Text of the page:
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Midwest

October 13, 2020, 10am PDT
India could be on track to overtake the United States in the number of COVID-19 cases. The surge is explained by a sharp and growing urban-rural divide in the ability and willingness to follow public health measures.
The New York Times
October 11, 2020, 7am PDT
Hospitals in parts of Wisconsin are experiencing a medical crisis reminiscent of New York and Arizona—they are running out of beds due to a surge of COVID-19 patients. The outbreak is statewide, showing no relationship with density.
Milwaukee Journal Sentinel
October 5, 2020, 12pm PDT
The Midwest has been the epicenter of coronavirus since late August, led by North and South Dakota. Masks have the potential to significantly reduce viral transmission, but neither state mandates their use. Will a public health campaign help?
Grand Forks Herald
September 28, 2020, 12pm PDT
A midwestern commuter rail line found a unique, if controversial way to achieve 100 percent mask compliance on its trains: Set aside one car, though preferably not the bike car, for riders who opt to travel maskless.
Streetsblog Chicago
August 27, 2020, 5am PDT
During the pandemic's first phase in March and April, the Northeast was devastated by COVID-19. After Memorial Day, the surge was in the South and West. As cases decrease nationwide, they are now spiking in the Midwest, particularly North Dakota.
The Washington Post
April 20, 2020, 10am PDT
After initially saying that he had total authority on how and when to reopen the economy, Trump handed the responsibility to the 50 governors to make their own decisions and offered guidance in the form of a three-phase plan that relies on testing.
The New York Times
July 1, 2018, 5am PDT
Whether or not U.S. housing is affordable comes down not only to cost but also to wages. Both vary dramatically from city to city.
The Brookings Institute
June 1, 2018, 2pm PDT
FiveThirtyEight explores how planners in the Midwest are trying to get ahead of an intensifying climate.
FiveThirtyEight
March 14, 2018, 12pm PDT
Population trends are often used as a shorthand for a city's economic prowess, but Pete Saunders argues they may be a lagging indicator.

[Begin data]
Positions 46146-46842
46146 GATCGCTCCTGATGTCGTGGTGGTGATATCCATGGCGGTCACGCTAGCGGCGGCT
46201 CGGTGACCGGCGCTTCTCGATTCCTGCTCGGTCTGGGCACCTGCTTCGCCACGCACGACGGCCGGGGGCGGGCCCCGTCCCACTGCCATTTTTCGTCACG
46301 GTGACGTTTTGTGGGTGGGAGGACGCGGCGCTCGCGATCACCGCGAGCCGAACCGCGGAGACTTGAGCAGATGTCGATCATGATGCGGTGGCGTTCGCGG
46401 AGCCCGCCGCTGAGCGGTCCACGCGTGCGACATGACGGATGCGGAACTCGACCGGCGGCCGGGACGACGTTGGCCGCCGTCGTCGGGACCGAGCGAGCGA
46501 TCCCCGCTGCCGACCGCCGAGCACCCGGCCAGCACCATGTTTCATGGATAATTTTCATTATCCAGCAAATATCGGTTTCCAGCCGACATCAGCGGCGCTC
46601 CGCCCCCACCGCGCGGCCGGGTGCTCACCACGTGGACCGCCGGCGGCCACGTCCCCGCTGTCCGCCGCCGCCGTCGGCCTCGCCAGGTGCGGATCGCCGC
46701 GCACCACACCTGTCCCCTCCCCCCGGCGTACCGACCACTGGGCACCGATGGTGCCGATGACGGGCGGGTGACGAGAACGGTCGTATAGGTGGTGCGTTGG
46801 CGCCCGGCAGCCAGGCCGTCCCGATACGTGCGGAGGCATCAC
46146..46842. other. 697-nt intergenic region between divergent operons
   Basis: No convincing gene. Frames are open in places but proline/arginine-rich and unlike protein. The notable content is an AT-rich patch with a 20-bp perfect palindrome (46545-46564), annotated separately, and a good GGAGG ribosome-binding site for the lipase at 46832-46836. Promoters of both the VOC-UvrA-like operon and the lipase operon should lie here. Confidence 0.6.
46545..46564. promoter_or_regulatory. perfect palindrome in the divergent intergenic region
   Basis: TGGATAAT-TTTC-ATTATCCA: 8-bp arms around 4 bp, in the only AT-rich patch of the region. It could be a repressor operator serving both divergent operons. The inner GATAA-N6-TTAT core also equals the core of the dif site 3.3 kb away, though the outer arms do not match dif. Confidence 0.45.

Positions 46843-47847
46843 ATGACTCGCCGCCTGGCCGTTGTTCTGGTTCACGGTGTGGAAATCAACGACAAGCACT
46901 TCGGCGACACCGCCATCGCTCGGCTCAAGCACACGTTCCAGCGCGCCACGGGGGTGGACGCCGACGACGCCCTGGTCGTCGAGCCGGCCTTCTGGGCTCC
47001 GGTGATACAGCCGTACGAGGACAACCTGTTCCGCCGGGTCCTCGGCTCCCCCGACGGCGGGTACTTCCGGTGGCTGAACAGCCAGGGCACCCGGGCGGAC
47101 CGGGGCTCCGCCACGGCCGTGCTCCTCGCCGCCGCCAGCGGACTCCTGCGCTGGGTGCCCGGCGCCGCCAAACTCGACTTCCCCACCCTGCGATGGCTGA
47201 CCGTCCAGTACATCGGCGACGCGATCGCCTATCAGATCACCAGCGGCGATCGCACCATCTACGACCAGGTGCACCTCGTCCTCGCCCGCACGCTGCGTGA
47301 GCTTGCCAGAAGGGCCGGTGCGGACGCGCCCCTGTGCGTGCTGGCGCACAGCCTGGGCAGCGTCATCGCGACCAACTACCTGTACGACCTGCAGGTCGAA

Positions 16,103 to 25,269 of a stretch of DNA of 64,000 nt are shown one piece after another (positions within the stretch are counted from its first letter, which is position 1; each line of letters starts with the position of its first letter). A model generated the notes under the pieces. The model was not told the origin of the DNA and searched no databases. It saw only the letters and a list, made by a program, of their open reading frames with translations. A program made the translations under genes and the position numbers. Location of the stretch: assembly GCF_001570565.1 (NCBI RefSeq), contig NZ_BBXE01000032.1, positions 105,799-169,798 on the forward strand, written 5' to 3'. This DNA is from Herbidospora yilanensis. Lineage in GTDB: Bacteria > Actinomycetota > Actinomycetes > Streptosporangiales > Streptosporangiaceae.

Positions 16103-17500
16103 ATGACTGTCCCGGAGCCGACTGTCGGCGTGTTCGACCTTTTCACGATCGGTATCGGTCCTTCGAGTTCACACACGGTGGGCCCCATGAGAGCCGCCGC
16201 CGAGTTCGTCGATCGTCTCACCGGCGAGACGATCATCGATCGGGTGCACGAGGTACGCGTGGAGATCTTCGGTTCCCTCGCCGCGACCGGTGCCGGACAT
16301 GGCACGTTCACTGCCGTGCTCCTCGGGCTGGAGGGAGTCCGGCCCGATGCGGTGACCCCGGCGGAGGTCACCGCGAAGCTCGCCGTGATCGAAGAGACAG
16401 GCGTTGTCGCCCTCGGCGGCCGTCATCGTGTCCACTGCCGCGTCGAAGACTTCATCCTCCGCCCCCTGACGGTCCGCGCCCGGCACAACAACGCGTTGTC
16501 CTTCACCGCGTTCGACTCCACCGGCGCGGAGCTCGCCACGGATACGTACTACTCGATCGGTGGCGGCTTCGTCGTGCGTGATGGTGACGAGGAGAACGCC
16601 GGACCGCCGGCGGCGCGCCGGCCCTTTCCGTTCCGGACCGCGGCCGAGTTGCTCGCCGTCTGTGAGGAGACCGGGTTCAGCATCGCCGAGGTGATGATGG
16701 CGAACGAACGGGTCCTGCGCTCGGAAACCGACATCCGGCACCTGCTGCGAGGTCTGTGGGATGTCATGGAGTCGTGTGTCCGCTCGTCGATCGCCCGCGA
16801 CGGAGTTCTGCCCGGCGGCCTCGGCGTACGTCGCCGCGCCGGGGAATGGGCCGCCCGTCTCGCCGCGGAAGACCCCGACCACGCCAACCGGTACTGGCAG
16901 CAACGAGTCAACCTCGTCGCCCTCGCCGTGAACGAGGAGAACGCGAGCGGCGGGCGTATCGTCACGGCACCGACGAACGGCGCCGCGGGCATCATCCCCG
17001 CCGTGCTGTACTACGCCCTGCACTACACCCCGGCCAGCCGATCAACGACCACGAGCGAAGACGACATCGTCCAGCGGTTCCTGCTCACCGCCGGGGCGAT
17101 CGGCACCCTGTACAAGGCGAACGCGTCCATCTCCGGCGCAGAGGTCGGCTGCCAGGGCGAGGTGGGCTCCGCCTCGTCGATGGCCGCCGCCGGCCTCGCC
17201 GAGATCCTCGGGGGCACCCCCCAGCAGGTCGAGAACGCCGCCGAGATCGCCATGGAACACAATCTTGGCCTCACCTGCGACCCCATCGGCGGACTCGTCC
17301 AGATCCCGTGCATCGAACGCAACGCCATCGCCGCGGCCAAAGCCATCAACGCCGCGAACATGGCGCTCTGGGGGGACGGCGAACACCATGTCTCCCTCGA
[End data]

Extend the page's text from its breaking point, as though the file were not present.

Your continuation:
Forbes
August 28, 2017, 10am PDT
One need not be on the Gulf Coast to experience some of the effects of Hurricane Harvey, a category 4 storm that landed near Corpus Christi on Friday night. Gas prices are expected to rise five to ten cents per gallon in some regions, then recede.
USA Today
April 26, 2017, 12pm PDT
Some use the phrase to refer to Midwest towns where black people "aren't welcome after dark." A legacy of racial persecution has left majority-white places where black people feel their outlier status.
Christian Science Monitor
March 28, 2017, 11am PDT
Not only are suburbs growing, many of the larger, older cities that had reversed decades of population decline, are now losing population, again. The biggest losers: counties with the greatest population densities.
Governing
March 9, 2017, 6am PST
In a piece for CityLab, Richey Pipparinen argues that trigger-happy city officials need to slow down their push to demolish homes.
CityLab
March 3, 2017, 7am PST
It's fun to write miracle comeback stories, but the epic of Detroit's resurgence has been exaggerated, according to an article in The Conversation.
The Conversation
February 10, 2016, 9am PST
Fairly or unfairly, Des Moines has a solid reputation as one of the nation's least interesting cities. But unbeknownst to the rest of us, this quiet working town might become the Midwest's answer to Austin, Texas.
Politico
October 30, 2015, 9am PDT
Aaron Renn scours the Internet to find 12 maps that attempt to do the impossible: define the geographic and cultural expanse known as the American Midwest.
The Urbanophile
September 2, 2015, 12pm PDT
Ohio rail advocates received good news from the Federal Railroad Administration: The Buckeye State will be included in an FRA study to expand its now meager service, but support from Republican Gov. John Kasich is unlikely judging from his record.
Dayton Daily News
September 1, 2015, 7am PDT
According to analysts like Aaron Renn, the exodus of educated Millennials from what some perceive to be less-glamorous cities shouldn't signal impending doom. For one thing, brain drain might not be happening at all.
Next City
January 25, 2015, 7am PST
So long 2007. Hello 2014. According to new DOT data, peak driving is no longer in the rear view mirror but ahead of us thanks to cheap gas getting even cheaper, the rebound effect, an improved economy, and warmer weather.
The Detroit News
January 4, 2015, 9am PST
William H. Frey, Brookings Institution demographer, writes on the latest Census Bureau demographic data. California and Texas remain number one and two respectively. New York had 19.7 million residents on July 1, 2014, Florida 19.9 million people.
Brookings